So there you are, you’re chatting with someone you recently met, and you’re comfortable. Seems like they get you, and your guard comes down. After a drink or two, you’re feeling good and relaxed. Until you realize she isn’t saying anything back anymore. And the look she’s giving you is accusatory. Like you just used her father’s casket as a urinal.
You know what you meant. Totally innocuous in your mind, because you weren’t at all serious. You merely slipped into that familiar sarcasm that makes your friends all groan or grin. The sarcasm you’re known for. Except she doesn’t know you. And now, she isn’t ever going to know you. In one silken, graceful movement, she slides out of the booth you’re sharing, reaches into her purse and somehow dials her best friend’s phone number before the phone even leaves the brown leather bag. At least, you think it’s her friend. In awe, in confusion, you watch those long legs carry her out of the restaurant, into the cab, and out of sight.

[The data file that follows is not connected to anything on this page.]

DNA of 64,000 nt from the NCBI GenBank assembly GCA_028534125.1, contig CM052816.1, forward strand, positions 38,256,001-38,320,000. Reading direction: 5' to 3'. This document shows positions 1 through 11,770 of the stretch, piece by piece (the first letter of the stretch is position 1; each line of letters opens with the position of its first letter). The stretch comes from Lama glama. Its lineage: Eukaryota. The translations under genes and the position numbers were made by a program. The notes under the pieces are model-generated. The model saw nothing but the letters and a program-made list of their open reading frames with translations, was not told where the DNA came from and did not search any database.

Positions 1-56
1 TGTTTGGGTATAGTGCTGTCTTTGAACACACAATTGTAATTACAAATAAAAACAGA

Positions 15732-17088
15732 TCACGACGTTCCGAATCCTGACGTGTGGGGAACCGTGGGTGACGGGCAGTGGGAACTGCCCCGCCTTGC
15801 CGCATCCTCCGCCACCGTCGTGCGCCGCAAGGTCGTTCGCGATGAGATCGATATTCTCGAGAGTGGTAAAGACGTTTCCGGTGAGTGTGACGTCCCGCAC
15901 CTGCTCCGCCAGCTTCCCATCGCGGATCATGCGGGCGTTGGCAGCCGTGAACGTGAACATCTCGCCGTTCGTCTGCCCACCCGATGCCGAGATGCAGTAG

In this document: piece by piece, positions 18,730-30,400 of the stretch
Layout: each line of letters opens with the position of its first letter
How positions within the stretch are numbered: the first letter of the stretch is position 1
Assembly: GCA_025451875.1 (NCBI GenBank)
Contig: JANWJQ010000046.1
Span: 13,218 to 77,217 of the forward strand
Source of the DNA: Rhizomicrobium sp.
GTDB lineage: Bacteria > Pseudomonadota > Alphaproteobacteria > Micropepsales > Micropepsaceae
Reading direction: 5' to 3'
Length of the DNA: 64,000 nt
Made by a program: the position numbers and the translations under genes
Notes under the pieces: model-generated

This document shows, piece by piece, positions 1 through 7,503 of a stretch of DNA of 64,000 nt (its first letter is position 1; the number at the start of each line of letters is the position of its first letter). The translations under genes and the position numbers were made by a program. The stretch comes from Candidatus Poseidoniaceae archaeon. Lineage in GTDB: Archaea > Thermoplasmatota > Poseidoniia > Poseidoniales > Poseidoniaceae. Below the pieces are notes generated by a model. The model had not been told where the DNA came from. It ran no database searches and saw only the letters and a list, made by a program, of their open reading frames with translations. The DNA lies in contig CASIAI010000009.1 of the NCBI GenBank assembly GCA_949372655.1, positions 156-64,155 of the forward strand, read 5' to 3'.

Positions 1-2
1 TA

And then you play back the last thing you said in your mind. Sounds fine. So you tap a stranger at the bar and ask him if what you said was so bad. He shows you the hilt of his knife and suggests you move along. Hands up, you ease back and make your way home, where you get blitzed and write about it in your journal.
It isn’t until a few days later that you flip back to that entry. There, in black ink, is the last thing you said to her:
“People tell me I remind them of Patrick Bateman a lot. Thought it was ’cause of the hair or the way I talk or something. But no. It’s ’cause they think I’m a serial killer.”
Hands, meet face.
It’d be all right if this was a once in a while thing. But it isn’t. Somehow, I manage to find that magical word combination that skips the countdown and gets right to the explosion. I find that one raw nerve in someone and then I stand on it. With both feet. Such is my skill.
It’s a kind of hyperactive honesty that teams up with well-honed observations–things that make great characters in a book… But timing is everything, I know, and blurting out what I’m thinking is often misunderstood. So making new friends is hard. And that’s because I’m strange. Always have been. Always will.
When you’re strange, people are strangers. (Sorry, Jim, you almost had it.) At first, it’s rough. But then it gets easier. And then it’s a gift. Perspective. Independence. Freedom.
“The rain and the sun, the changing seasons are true friends. Solitude is a hard-won ally–faithful and patient.”
–Henry Rollins, I Know You